Frank.King at TfKWxz_7RV8_eHiXhuIAWaKBKhaWUXIW8PESicmMtC8v4-QYmaoS2xLkFlUiAw_b9Lle_JLS84T6yx2LjiPb.yahoo.invalid
Fri Jul 17 08:10:05 BST 2009
> ... bolting [a beam] onto the surface of the
> brickwork seems a lot less satisfactory than
> building ends in.
Not necessarily. A beam that spans the width of
a tower and is built into the brickwork at each
end will be nice and snug and there are thousands
around so the method clearly works but...
Consider what happens when a force is applied to
the beam along its length, as happens when bells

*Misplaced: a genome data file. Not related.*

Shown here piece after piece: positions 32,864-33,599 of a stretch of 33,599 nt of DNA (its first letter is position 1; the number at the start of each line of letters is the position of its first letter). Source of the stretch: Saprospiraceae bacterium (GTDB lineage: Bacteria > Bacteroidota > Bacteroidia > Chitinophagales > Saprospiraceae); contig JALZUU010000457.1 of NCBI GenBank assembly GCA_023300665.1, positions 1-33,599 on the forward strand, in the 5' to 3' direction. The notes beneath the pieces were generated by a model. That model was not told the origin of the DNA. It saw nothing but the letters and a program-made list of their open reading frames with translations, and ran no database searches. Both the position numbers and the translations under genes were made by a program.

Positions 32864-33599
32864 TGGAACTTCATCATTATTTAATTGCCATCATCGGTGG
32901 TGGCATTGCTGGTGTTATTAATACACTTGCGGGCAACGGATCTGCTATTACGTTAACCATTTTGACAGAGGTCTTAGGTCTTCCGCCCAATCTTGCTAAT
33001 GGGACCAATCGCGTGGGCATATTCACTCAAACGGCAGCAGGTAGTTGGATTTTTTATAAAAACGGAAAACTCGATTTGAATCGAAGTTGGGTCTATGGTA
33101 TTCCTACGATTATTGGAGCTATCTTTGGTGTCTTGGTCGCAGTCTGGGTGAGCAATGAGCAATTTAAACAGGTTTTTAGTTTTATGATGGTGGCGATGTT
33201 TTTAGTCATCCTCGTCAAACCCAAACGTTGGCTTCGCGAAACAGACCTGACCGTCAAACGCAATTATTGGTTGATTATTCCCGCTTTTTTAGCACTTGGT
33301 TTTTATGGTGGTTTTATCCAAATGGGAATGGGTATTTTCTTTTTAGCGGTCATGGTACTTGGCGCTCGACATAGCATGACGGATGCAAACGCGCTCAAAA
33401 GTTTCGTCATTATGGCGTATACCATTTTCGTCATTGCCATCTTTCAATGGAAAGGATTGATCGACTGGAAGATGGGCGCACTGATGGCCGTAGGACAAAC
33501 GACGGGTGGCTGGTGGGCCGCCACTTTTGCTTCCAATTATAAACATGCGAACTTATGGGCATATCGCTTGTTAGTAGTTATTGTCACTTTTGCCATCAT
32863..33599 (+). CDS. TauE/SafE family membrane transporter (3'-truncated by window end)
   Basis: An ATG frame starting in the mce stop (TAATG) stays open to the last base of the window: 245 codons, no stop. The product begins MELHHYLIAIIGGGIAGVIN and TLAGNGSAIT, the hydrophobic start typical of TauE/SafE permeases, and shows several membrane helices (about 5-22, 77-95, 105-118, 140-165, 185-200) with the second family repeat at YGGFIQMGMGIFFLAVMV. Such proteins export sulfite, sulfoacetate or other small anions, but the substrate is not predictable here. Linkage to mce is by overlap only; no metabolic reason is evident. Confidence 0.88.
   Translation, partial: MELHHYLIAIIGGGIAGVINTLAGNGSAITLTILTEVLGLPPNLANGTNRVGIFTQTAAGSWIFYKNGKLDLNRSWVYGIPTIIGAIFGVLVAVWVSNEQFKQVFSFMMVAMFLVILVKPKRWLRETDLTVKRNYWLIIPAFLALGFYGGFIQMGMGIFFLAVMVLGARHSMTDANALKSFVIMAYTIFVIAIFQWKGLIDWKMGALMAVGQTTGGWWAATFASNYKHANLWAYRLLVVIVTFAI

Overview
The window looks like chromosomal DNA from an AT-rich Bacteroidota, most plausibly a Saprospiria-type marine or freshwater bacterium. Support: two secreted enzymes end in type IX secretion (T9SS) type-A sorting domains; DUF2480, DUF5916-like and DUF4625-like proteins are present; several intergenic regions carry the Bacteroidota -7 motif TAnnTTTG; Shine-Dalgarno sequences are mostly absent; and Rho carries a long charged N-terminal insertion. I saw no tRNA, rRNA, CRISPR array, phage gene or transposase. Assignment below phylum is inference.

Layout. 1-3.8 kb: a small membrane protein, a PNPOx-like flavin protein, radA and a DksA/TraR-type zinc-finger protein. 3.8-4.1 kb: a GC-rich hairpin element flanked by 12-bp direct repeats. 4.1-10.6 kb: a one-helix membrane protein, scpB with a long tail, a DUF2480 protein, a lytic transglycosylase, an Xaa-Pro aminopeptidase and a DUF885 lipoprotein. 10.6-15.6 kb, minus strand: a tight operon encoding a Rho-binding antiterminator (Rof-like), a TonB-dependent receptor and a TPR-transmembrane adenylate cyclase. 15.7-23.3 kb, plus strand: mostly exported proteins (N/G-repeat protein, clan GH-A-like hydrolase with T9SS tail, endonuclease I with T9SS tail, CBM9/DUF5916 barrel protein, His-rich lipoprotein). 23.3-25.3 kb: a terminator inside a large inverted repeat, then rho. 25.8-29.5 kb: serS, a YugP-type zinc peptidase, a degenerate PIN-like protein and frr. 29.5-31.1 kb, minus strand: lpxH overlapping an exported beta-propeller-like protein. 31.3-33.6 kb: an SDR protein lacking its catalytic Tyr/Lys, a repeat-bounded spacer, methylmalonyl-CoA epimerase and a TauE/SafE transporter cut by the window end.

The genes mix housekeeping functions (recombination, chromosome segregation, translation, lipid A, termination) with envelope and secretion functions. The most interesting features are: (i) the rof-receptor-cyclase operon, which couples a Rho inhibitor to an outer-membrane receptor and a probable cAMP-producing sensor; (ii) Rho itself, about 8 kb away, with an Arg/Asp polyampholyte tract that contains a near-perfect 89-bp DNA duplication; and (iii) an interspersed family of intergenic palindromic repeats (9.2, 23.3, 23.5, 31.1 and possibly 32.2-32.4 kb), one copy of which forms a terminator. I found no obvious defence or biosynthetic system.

This force is primarily resisted by the brickwork
at the downstream end where the wall resists the
beam being pushed against it. At the upstream end
the pull is also resisted but to a much lesser
extent. If the bonding works loose there is
almost no resistance at all.
If the beam is bolted to the wall at each end
using modern fixings then the resistances to the
push at one end and the pull at the other are
much more equal. The force is shared by both
walls at once rather than one at a time.
Frank H. King
The University Bellringer
More information about the Bell-historians